‘Tis the Season! For forgiveness, generosity, renewal! So, of course, we’re going to talk about A Christmas Carol by Charles Dickens.
A Christmas Carol is a thin book, a novella really, that has resurfaced in many iterations: the 1938 movie with the Lockhart family as the Cratchits; the 1951 Alastair Sims version; and friend Laurie’s favorite, Mr. Magoo’s Christmas Carol. Mickey Mouse, the Muppets, the Flintstones have all had a turn. The story also has generated favorite sayings: Bah Humbug! And decrease the surplus population! God bless us everyone! And the one I’ve often applied to my grandsons: An intelligent boy! A remarkable boy!
And lessons, oh, the lessons! It’s never too late for second (or third) chances. Do not blame the poor for their plight. Casting memories in a different light changes your feelings about them. Happiness is found in emotional connections with family and community, not in money. Dickens wraps all of these positive feelings and messages in the simple phrase: to keep Christmas well. He writes this without a smidge of religiosity.
As everyone knows, the Ghosts of Christmas Past, Present and Yet to Come visit Scrooge to broaden his perspective. The Ghost of Christmas Past takes Scrooge to Fezziwig’s warehouse at the time Scrooge was an apprentice. It is Christmas Eve and the mood is joyous. This episode contrasts Fezziwig’s generosity to Scrooge with Scrooge’s cruel treatment of Bob Cratchit.
Reading the book this time, I was enchanted by the exuberance of Mr. and Mrs. Fezziwig’s dancing:
“And when old Fezziwig and Mrs. Fezziwig had gone all through the dance; advance and retire, both hands to your partner, bow and curtsy, cork-screw, thread-the-needle, and back again to your place: Fezziwig ‘cut’ – cut so deftly, that he appeared to wink with his legs, and came upon his feet again without a stagger.”
I have been paying more attention to dancing – in movies, on TV and even in print – because now I know how hard it is! Dancing tests the body, the mind and most of all, the relationship between the dancing partners.
Bill and I started ballroom lessons when we were in our sixties. We’re young oldsters, we told ourselves. We’re athletic, we told ourselves. We do yoga, so we know something about isolating body movements. Besides, you move one foot, and then the other. We weren’t going to be Fred and Ginger, or Gene and Cyd, but we could be the Fezziwigs, couldn’t we? We had visions of gliding across a ballroom gracefully waltzing and kicking up our feet jitterbugging.
Then we realized that we would never dance cheek-to-cheek. It should have been obvious. He’s a foot taller. My cheek would always rest unromantically somewhere below his collarbone. It’s like dancing with your big brother.
Romance on the dance floor is pretty far from our minds, actually. We are both counting SLOW quick quick SLOW quick quick in the rumba, or ONE TWO cha cha cha in the cha-cha, or one-two-three one-two-three rock step in the triple swing. To keep track of the pattern of so many dances – waltz, tango, mambo, two-step, fox trot, samba, bolero, nightclub two, west coast swing – takes a lot of mental bandwidth. We are both concentrating like crazy, not just the step-counting but the turns, the spins, the arm twirls.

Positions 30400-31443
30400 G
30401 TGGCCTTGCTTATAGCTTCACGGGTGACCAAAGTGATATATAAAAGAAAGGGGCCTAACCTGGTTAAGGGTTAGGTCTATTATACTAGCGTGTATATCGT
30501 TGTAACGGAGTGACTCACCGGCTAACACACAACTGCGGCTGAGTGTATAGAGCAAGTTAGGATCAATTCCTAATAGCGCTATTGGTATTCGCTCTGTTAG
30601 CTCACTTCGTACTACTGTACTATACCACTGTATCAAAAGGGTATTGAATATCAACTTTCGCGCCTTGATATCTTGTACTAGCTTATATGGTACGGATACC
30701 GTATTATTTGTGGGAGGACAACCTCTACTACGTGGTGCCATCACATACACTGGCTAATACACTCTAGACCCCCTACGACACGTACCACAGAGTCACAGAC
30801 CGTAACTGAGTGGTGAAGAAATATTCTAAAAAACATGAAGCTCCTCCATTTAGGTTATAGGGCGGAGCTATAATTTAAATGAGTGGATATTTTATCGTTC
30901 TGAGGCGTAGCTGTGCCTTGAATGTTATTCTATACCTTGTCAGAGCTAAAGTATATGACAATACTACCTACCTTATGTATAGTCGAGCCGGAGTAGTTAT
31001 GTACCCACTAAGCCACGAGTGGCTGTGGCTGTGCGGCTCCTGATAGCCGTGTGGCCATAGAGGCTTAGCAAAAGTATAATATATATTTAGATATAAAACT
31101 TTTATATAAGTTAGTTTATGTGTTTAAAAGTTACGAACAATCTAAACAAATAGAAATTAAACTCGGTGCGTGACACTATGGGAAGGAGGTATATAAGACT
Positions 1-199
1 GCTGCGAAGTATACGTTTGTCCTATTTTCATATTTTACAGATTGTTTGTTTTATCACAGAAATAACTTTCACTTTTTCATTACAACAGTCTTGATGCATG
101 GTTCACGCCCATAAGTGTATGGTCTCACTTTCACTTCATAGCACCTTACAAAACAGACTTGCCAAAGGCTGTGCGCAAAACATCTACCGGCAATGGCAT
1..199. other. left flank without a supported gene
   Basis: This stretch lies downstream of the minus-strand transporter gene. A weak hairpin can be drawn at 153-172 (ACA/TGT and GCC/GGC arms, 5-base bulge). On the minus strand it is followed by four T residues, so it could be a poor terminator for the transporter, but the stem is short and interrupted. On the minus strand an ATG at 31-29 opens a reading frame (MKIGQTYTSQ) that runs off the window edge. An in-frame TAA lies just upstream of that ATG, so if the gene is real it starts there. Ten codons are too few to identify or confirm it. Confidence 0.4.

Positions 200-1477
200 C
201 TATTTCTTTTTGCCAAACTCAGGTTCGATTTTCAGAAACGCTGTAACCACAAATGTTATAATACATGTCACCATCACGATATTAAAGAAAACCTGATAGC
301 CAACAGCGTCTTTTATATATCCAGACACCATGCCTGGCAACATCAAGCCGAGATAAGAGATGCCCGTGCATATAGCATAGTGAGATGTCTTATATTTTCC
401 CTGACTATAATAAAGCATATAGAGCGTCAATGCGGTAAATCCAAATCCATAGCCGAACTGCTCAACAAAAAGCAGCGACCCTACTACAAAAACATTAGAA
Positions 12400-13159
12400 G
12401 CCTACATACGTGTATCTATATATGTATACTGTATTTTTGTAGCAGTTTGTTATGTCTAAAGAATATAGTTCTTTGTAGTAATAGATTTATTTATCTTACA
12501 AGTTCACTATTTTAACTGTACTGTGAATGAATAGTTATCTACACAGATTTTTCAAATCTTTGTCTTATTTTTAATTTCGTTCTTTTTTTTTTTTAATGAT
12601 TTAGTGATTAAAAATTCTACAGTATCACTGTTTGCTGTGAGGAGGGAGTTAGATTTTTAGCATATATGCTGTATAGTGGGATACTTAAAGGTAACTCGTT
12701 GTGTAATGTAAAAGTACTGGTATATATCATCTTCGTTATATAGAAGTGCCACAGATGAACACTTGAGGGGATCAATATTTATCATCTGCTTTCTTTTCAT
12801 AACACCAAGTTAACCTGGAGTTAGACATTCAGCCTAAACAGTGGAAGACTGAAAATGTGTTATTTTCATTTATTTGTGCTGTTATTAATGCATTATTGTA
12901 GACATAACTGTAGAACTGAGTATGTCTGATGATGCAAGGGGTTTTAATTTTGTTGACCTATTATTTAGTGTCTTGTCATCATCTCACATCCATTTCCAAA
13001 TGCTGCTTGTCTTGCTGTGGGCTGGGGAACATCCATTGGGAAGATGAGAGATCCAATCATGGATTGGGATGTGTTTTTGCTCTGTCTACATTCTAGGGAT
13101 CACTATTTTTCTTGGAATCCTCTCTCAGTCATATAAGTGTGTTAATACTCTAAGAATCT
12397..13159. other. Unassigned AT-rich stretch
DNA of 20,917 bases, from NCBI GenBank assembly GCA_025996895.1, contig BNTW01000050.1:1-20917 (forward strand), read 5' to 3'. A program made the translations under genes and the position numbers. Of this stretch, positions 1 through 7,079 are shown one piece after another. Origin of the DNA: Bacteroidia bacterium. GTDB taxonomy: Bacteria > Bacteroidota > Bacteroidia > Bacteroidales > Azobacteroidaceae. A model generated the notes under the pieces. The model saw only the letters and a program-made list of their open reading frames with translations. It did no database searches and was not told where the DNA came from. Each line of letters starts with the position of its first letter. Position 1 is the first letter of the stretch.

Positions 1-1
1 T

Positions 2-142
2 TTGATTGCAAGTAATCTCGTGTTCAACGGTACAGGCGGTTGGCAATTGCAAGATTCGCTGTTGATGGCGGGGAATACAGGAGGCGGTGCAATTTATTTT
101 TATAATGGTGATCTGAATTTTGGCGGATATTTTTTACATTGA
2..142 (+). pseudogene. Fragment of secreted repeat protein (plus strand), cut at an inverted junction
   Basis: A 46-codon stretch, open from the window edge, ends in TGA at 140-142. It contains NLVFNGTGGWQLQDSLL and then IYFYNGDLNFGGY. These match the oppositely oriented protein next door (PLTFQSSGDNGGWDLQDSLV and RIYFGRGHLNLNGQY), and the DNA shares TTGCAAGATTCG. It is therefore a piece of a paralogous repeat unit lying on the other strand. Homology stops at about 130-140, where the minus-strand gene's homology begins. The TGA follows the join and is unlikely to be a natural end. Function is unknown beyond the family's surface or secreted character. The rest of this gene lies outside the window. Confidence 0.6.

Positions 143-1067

I see now that those movies where two strangers manuever onto the dance floor so that they can talk in private, whether to pass on state secrets or to warn someone who the bad guy is – those movies are bunk! It’s impossible to dance “off the cuff” like that. There’s a reason they don’t shoot the scenes showing the actors’ feet.
I come by my dancing issues honestly. Nobody ever accuses the Chinese of having rhythm, I’ve been known to joke. My parents signed on to dance lessons at the Y when they were in their forties. Their teachers were Gracie and Alfredo. Mom said that they did great when dancing with the teachers. But, she complained, when they danced with each other, they were like soldiers marching.
I’ve passed the rhythm deficit on to the next generation. Practicing for his wedding, son Alex’s dance instructor said, “I can’t figure out the beat you’re dancing to.” Alex responded, “Beat? I’m dancing to the words.”
One more hitch. Dancing is a cooperative venture, but the man leads. The woman must wait for him to signal what pattern the couple will do next. But, what if he’s wrong? And he thinks he’s right? How does the designated follower disagree? Bill and I have had some of our most acrimonious arguments about how dance steps should go. For those of you who don’t dance, think of canoeing disagreements.
Well, A Christmas Carol has a lesson about that too. The Ghost of Christmas Yet to Come shows Cratchit household without Tiny Tim to Scrooge. Bob tells his other children, “I know, my dears, that when we recollect how patient and how mild he [Tiny Tim] was… we shall not quarrel easily among ourselves.”
And over the years, Bill and I have learned to be more patient with each other’s – and our own – physical and mental stumbles. We can strut our basic routines to some of the most popular dances – waltz, rumba, cha-cha, swing. We have practiced our favorite dance, the tango, replete with dips, swishes and dramatic neck snaps.
In the same way that Scrooge became a better man after his encounters with Three Ghosts, we are improved by our dance lesson process. We are more attentive to each other’s cues. We let go of the perfectionist gaze on ourselves and on each other. We focus on the present.
On those occasions when everything syncs, and our sequences work out, we re-discover the best in each other. Everyone else on the dance floor fades into background. We speak our own language of movement – the turn of one hip, the pressure of a hand on the back, the grip of the fingers are all secret signals. We are in our own world, and we see that world from the happy perspective of what Dickens would just call “Christmas.”
Tell me: What does A Christmas Carol mean to you?